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Posted by on Nov 18, 2020 in Development, Microsoft Teams

End-Users can no longer grant consent to Unverified Multi-Tenant apps – what this means for you

End-Users can no longer grant consent to Unverified Multi-Tenant apps – what this means for you

I missed this announcement a month ago, but from November 9th, Microsoft have implemented a change to how consent is granted.

If you’re not an application publisher, then you might think this doesn’t affect you … BUT MAYBE IT DOES!  Read on to understand exactly what a multi-tenant is, and why you might have them.

This affect multi-tenant apps from Unverified Publishers, which require consent:

For these applications, users will no longer be able to consent, via the standard permissions dialog box:

From the announcement:

End users will no longer be able to consent to new multi-tenant apps registered after November 8th, 2020 coming from unverified publishers. These apps may be flagged as risky and will be shown as unverified on the consent screen. Apps requesting basic sign-in and permissions to read user profile will not be affected, nor will apps requesting consent in their own tenants.

I take this to mean that administrators will still be able to grant tenant-wide consent to these apps if needed.

What are Multi-Tenanted Apps?

Multi-tenanted apps are ones that users in any Azure AD directory can sign into (not just users in your tenant).  However… if you are creating an app registration for a Bot Framework/Azure Web App Bot – these need to use a multi-tenant app. Same for App Templates (see Step 1 of the Icebreaker Deployment Guide for instance).

This means that even if you’re not an application developer that provides applications to lots of different tenants you might still be impacted by this. Even developers creating internal applications which are based around Bot Framework will have to think carefully about using the same application registration for any additional workloads which require permission consent (or try and get an admin to consent for the entire tenant).

Update 19th November: since posting this blog post, I’ve had some feedback and pointers to more information. It’s actually published guidance from the Bot Framework team that you should have one application registration dedicated to the bot, and a second application registration for any requests which require authentication. In this way, you can have a multi-tenant app for the bot, but it doesn’t require any consent. The second application (which does require consent) can then be single app. More info: Add authentication to a bot.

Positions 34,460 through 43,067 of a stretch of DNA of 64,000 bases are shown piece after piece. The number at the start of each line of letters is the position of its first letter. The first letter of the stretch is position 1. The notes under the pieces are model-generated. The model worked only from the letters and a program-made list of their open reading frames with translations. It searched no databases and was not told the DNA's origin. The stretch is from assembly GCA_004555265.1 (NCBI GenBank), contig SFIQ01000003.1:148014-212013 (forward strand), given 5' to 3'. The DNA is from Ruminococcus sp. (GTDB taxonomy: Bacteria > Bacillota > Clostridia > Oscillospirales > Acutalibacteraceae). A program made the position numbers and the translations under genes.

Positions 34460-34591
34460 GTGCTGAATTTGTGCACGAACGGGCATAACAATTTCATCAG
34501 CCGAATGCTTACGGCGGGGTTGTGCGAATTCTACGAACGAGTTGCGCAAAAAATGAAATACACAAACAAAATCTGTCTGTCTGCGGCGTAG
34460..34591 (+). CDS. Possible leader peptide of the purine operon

What are Verified Publishers?

Publisher verification helps admins and end users understand the authenticity of application developers integrating with the Microsoft identity platform.

There is no cost to verification, but there are some requirements. Depending on the size and complexity of your organisation this will either be a simple or complex process. Pre-requisites include:

  • An MPN ID for a valid Microsoft Partner Network account that has completed the verification process. This MPN account must be the Partner global account (PGA) for your organization.
  • An app registered in an Azure AD tenant, with a Publisher Domain configured.
  • The domain of the email address used during MPN account verification must either match the publisher domain configured on the app or a DNS-verified custom domain added to the Azure AD tenant.
  • The user performing verification must be authorized to make changes to both the app registration in Azure AD and the MPN account in Partner Center.
    • In Azure AD this user must be a member of one of the following roles: Application Admin, Cloud Application Admin, or Global Admin.
    • In Partner Center this user must have of the following roles: MPN Admin, Accounts Admin, or a Global Admin (this is a shared role mastered in Azure AD).
  • The user performing verification must sign in using multi-factor authentication.
  • The publisher agrees to the Microsoft identity platform for developers Terms of Use.

You can read more about Publisher verification on the Microsoft docs page devoted to it.

Written by Tom Morgan

Tom is a Microsoft Teams Platform developer and Microsoft MVP who has been blogging for over a decade. Find out more.
Buy the book: Building and Developing Apps & Bots for Microsoft Teams. Now available to purchase online with free updates.

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